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Garwood, who just won a second term at the helm of his Weber County city last November, decided after watching Utah lawmakers at work during the 2006 Legislature to try to join their ranks.
"I want to bring some stability and just some good old common sense to government," Garwood says. "There is a lack of that in the Legislature."
He is one of dozens of candidates facing off in several Republican and Democratic county conventions statewide tomorrow as party delegates try to narrow the list of would-be politicians submitted to voters in November.
Garwood's success is no sure thing. He and fellow Republican Johnathan Aubrey, former chairman of Student Senate at Weber State University, will face off for the right to challenge four-term Democratic Utah House member LaWanna Shurtliff.
If he wins, Garwood would be leaving a position in history as the state's first black mayor. At the same time, he would earn a spot as the only sitting black state lawmaker.
Salt Lake City Democratic Rep. Duane Bourdeaux, who had that distinction for the past two years, did not run for re-election and resigned from his seat this week in order to allow Democratic delegates to pick his successor tomorrow. Just two Democrats are listed as candidates for that spot. With Evanne Clark saying she will drop out of the race, former Salt Lake City mayor's office staffer Jen Seelig would become a de facto incumbent in November, facing three Republicans vying for the seat.
Seelig's streamlined candidacy is unusual. Salt Lake County has the closest thing to a Democratic stronghold the minority party can claim - a pocket of consistently Democratic legislative seats in Salt Lake City, Holladay and Cottonwood. Democrats tend to flock to those races. This year, there are nine legislative races and one county council race where one or more Democrats will court delegates gathered at Highland High School.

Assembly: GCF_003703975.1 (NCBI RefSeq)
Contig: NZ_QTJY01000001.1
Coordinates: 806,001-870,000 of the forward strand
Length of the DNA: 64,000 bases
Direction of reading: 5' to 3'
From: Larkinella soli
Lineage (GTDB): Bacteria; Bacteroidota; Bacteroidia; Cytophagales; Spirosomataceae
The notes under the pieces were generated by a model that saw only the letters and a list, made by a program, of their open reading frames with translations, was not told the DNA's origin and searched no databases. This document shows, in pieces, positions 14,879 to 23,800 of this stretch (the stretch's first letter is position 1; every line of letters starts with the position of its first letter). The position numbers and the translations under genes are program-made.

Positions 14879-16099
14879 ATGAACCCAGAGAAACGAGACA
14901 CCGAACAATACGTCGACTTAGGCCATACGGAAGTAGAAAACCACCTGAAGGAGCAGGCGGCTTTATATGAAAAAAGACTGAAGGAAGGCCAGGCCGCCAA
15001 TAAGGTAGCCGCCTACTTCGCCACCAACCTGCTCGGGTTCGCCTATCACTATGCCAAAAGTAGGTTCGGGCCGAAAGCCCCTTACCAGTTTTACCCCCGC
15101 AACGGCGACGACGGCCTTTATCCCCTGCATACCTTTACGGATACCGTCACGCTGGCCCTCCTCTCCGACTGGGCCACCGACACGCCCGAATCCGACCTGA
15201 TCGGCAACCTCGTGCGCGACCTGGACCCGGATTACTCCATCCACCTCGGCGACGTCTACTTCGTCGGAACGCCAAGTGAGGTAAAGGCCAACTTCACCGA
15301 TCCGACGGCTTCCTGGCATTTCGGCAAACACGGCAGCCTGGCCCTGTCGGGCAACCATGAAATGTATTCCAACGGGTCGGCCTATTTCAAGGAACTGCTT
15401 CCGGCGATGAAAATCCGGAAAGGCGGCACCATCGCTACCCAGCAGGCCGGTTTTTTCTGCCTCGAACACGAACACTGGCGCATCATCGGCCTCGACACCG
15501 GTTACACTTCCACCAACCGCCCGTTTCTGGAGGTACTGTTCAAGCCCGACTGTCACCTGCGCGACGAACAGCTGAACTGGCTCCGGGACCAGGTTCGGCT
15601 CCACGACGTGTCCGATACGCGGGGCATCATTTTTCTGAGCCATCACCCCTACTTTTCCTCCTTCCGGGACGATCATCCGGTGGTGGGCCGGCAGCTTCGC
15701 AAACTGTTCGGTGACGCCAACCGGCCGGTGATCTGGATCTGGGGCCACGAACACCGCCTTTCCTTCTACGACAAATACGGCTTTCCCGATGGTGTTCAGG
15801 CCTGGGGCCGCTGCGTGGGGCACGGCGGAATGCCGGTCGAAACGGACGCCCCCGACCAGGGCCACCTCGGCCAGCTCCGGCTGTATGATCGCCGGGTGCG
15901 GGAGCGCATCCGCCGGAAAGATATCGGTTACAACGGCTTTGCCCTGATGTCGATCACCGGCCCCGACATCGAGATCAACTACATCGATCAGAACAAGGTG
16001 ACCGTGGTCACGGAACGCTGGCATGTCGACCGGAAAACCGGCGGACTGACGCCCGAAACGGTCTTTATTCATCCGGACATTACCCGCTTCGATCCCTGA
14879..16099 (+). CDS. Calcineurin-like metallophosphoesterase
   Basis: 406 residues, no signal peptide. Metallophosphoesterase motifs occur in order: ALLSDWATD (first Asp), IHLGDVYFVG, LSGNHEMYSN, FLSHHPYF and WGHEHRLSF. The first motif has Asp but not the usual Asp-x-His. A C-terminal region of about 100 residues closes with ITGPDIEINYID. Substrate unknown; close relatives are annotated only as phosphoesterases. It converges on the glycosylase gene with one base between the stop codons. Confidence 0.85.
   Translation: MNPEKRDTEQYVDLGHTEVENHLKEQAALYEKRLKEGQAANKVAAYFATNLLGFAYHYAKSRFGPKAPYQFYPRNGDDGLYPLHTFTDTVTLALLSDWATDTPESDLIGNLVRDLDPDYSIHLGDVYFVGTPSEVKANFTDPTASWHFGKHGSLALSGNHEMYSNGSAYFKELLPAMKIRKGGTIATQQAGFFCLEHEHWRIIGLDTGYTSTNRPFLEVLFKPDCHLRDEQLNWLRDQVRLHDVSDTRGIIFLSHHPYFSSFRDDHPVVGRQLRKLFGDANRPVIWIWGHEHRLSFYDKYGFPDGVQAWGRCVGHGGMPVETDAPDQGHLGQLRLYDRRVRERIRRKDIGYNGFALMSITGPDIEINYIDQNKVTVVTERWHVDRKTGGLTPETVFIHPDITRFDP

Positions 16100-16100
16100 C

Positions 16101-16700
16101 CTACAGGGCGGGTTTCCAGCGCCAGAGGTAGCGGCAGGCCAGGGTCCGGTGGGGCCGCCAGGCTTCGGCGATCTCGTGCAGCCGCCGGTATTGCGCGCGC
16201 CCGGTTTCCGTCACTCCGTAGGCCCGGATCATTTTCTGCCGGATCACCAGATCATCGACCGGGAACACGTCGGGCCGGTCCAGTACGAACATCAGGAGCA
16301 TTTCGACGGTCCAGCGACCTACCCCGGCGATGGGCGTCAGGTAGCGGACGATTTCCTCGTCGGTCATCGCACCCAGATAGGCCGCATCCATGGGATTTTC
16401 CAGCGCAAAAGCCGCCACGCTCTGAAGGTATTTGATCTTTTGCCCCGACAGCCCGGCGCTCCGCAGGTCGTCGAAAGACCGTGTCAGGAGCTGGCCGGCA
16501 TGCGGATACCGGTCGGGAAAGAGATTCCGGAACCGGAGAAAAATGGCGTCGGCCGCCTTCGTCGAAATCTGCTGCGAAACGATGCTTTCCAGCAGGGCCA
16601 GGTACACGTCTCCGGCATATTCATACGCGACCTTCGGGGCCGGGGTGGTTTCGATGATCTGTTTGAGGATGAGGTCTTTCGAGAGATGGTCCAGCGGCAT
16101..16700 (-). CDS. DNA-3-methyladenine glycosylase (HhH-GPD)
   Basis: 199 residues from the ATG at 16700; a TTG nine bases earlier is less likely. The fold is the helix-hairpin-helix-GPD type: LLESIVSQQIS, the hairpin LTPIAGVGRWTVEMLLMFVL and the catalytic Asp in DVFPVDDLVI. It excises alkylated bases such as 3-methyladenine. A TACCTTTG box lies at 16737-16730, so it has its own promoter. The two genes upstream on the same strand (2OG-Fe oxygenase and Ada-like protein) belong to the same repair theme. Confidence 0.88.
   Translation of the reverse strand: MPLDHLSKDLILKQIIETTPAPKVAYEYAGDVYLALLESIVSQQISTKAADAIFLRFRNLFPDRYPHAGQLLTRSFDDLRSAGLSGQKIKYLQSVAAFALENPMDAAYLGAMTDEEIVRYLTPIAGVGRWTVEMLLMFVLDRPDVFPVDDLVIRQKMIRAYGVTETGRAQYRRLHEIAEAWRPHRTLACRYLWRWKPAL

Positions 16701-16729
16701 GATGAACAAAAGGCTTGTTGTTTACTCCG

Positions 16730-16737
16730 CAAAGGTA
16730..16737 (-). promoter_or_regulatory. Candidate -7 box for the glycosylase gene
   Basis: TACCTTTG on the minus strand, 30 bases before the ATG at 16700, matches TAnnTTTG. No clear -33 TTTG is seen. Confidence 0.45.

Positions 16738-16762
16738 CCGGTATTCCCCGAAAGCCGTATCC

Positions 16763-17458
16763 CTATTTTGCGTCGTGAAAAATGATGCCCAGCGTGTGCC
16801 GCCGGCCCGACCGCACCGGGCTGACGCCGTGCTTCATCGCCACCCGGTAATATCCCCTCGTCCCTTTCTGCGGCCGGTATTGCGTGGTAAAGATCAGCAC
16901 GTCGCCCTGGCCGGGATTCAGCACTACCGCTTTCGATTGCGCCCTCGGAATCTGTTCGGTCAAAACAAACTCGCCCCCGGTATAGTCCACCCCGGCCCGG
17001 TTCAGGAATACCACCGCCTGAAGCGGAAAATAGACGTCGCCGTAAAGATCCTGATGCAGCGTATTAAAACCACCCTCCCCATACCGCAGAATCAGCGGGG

Incumbency is no protection: Salt Lake City Sen. Scott McCoy, Magna Rep. Carl Duckworth, Salt Lake City Rep. Ralph Becker and West Valley City Rep. Janice Fisher all face challengers from within their own party. Salt Lake City Rep. Ross Romero will face two fellow Democrats in his efforts to take over retiring state Sen. Karen Hale's seat. And Jennifer Lee Jackson, a transgendered candidate who was a Sandy City Councilman, is running against former Rep. Trisha Beck for retiring Sandy GOP Sen. Al Mansell's seat.
Normally pragmatic, Utah Democrats try to avoid wasting time and money on the in-party fights that lead to primary elections. But party leaders obviously didn't succeed in discouraging everyone from running against hand-picked favorites.
"They're all great candidates," says Salt Lake County Democratic Party Chairwoman Megan Risbon. Still, she hopes delegates thin out the list of hopefuls. "I don't want anything to go to a primary."
In other counties, Republicans and Democrats alike will try to sidestep the same political quandary.
Davis County Republicans tomorrow will decide between incumbent Clearfield Rep. Paul Ray and two challengers, Craig Crippen and Michele Hoferitza. Former House Majority Leader Kevin Garn will try to beat out Jan Moore for retiring Layton Republican Rep. Stuart Adams' seat. And Bountiful Rep. Sheryl Allen, a moderate who opposes school vouchers, is being challenged by Mark Jacobs, a voucher supporter.
In Weber County, Ogden Democratic Rep. Neil Hansen will face Ron Atencio. Washington County Republicans will decide between St. George Rep. Steve Urquhart and Terry Williams. Weber County Republicans will pick between North Ogden Rep. Glenn Donnelson, an outspoken critic of undocumented immigration, and Frederick Oates.